Platt Perspective on Business and Technology

Leadership as a matter of timing

Posted in strategy and planning by Timothy Platt on June 23, 2013

I have written about leadership, and setting and managing priorities in other postings and in that regard cite Leadership and Setting Priorities in the Face of Disagreement. I turn here to consider a very closely related but still separate and distinct area of decision and action: timing and its role in effective leadership. And I begin that by pointing out a frequently assumed misconception, that high priority tasks must always be carried out and completed first. Sometimes even a highest priority task has to be prepared for before it can be addressed, and with the clearing up of preliminary and preparatory tasks if nothing else. Sometimes outside factors and circumstances impose delays in your business being able to complete or even start a high priority task. Consider a situation where a highest priority task calls for delivery of some specific resource essential to it, that cannot become available until a third party provider has finished producing it and has been able to deliver it to you. Just because you are being held up in carrying through on one task, and even a very high priority one does not, or at least should not mean everything else going on in your business has to grind to a halt. Business operations and strategic execution still have to take place, even if according to Plan B approaches and prioritization to account for certain tasks and goals not being completed that in a more ideal world would be addressed first.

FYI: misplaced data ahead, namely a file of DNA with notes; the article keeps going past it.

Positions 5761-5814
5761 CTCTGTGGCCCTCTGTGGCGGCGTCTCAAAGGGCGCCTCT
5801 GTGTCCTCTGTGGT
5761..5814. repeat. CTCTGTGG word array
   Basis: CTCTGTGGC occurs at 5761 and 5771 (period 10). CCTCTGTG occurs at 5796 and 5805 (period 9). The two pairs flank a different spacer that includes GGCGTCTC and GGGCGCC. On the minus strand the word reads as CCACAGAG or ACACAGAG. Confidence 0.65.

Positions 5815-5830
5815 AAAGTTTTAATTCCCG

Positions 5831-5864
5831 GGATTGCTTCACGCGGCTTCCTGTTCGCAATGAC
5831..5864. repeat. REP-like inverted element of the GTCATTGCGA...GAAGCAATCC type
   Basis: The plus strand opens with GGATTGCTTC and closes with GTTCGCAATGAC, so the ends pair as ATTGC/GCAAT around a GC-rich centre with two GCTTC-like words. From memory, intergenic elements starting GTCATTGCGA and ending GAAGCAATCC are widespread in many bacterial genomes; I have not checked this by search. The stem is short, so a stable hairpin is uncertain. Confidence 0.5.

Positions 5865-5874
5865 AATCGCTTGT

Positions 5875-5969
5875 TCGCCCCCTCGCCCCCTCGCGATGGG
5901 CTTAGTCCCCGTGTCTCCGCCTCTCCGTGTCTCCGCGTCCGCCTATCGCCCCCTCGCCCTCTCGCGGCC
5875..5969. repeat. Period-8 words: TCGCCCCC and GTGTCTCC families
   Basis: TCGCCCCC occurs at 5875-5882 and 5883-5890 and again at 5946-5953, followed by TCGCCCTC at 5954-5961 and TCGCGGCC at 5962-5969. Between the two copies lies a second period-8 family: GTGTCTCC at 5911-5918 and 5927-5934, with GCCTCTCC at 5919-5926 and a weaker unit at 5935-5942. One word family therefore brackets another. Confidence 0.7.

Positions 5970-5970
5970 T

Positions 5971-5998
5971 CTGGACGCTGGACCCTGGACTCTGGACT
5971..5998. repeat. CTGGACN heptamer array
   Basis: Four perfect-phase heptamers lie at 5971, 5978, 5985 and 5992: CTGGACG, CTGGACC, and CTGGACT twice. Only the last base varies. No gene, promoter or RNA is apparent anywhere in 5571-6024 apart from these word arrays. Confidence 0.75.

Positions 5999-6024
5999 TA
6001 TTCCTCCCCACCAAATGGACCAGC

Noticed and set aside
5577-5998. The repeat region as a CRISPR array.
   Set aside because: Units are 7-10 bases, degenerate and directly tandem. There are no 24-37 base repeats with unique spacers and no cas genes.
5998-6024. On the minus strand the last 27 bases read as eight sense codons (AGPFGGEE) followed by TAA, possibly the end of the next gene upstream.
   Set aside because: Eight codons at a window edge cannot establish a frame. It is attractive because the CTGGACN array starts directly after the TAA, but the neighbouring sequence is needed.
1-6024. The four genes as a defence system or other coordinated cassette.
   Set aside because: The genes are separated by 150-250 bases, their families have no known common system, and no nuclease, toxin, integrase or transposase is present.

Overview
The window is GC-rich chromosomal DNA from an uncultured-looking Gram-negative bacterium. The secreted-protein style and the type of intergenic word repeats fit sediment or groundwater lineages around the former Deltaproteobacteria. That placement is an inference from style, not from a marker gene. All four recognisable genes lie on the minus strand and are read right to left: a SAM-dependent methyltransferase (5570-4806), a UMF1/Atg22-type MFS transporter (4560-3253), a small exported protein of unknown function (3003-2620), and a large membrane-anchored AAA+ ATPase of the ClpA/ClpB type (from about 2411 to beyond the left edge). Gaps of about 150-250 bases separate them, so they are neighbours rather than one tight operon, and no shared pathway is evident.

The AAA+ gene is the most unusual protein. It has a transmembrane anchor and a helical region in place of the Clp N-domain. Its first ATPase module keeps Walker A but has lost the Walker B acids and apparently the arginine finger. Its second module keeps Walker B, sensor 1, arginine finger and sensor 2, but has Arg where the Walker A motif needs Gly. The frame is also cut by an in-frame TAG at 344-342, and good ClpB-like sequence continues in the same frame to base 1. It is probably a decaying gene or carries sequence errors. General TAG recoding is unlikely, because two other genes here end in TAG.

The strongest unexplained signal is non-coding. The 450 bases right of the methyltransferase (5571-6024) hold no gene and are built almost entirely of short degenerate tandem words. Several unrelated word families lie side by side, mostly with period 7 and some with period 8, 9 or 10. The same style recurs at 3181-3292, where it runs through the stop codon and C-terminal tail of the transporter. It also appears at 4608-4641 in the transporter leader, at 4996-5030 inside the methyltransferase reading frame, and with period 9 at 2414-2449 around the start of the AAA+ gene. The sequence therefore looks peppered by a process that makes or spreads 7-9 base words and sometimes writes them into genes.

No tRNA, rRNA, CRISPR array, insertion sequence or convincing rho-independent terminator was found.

So this posting is about leadership and effective executive level management when everything is not going smoothly and according to preconceived plan. Leadership looks and is easy, or at least it is a lot easier when everything follows a safe and predictable script. Real leadership with all of its challenges, and the need for it arise when tried and true and predictable and planned for all fall apart, or become superseded by change and by unexpected challenge or opportunity.

• Timing is everything. But the timing that you face as a leader and the timing requirements that you have to accommodate and even thrive in might not always be what you plan for.
• Prioritizing your tasks and goals and operational processes is important and a key to effective management. But what you prioritize, and when you can carry through on your lists of prioritized tasks and projects can become decoupled and have to be reconnected to meet new and unexpected circumstances.

I write this as a brief but nevertheless important addition to my ongoing postings on leadership, with a goal of taking this ongoing if periodic discussion more clearly out of the realm of the idealized and cartoonish that so much discussion of leadership per se tends to fall into – my own probably at least at times included. You can find this and other, similar postings at Business Strategy and Operations and its Part 2 continuation page and also see HR and Personnel.

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